You’ll be more likely to succeed if you stay away from triggers, or the things make you want to smoke. It won’t be this way forever. But for now, here are some common triggers that you may want to avoid or modify:
- Alcohol. Some people choose to stay away from alcohol when they are in the early stages of quitting smoking, because they connect smoking and drinking. Alcohol also makes you feel less inhibited, which can make it harder for you to stick to your plan of staying smoke-free.
- Coffee. Many people associate coffee with smoking. If that sounds like you, then breaking that connection is crucial. Try drinking your coffee in a different room, or do something else that keeps your hands busy, such as texting a friend, visiting the QuitNet feed, or doing a crossword puzzle. You may even want to switch up your morning drink completely, because caffeine can make you jittery when you quit. Some ex-smokers switch to tea or drink ice-cold water instead.
- Other people who are smoking. Seeing other people light up can be a real challenge if you’re trying not to smoke. Of course, sometimes it’s impossible to avoid all the smokers in your life. In these cases, you’ll need to have a plan for what to do if you’re hit with a craving.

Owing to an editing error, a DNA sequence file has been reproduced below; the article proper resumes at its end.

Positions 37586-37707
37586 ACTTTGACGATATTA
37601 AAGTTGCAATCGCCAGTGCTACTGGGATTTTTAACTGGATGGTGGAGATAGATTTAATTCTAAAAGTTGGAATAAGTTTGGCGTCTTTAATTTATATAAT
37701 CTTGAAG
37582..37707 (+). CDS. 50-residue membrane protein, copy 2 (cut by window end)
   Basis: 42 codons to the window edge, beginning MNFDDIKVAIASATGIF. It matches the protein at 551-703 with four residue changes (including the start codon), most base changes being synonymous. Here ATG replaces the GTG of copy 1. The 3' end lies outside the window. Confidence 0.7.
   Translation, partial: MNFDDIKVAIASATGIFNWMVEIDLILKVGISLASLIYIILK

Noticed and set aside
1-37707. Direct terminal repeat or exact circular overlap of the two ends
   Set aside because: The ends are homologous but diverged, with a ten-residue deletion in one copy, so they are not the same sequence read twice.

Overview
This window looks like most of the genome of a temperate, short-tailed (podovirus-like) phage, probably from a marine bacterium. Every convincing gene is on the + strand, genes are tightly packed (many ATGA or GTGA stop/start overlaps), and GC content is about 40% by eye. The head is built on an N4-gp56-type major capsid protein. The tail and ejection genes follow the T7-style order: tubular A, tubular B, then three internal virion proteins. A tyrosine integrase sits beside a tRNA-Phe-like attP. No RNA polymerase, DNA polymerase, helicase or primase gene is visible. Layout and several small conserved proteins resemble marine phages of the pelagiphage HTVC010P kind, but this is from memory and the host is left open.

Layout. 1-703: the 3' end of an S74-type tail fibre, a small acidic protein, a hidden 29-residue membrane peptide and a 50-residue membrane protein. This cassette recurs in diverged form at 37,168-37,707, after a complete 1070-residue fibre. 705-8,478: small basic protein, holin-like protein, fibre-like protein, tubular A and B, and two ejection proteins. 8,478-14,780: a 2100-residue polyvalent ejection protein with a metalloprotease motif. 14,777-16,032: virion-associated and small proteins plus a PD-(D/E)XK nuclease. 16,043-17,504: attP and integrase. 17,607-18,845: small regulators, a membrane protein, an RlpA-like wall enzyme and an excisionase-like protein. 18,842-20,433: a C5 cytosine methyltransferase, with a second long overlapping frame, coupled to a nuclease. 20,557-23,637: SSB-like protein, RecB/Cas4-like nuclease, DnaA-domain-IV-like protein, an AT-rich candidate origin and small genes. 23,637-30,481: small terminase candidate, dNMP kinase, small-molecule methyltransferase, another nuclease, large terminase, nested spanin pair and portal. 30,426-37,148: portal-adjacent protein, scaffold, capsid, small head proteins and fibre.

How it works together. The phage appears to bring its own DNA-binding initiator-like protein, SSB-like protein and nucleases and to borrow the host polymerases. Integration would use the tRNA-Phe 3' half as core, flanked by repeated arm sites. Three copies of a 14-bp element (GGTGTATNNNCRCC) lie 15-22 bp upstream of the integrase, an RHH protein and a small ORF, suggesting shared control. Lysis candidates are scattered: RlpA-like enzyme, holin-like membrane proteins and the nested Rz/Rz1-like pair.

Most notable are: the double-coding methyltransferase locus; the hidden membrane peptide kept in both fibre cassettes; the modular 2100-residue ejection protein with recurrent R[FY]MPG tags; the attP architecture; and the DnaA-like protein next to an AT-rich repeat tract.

- Driving. You can’t stop driving, no matter how committed you are to becoming a nonsmoker! But it’s a good idea to make your car quit-friendly. Keep it free of cigarettes and lighters, and clean out the ashtray. Keep gum and mints in the car instead.
You may have some other triggers that aren’t listed here – most smokers do. Give some thought to what they are and how you’ll avoid them. It’s time well spent, because it can help you successfully quit.
Medical review: Nathan Cobb, MD, November 6, 2017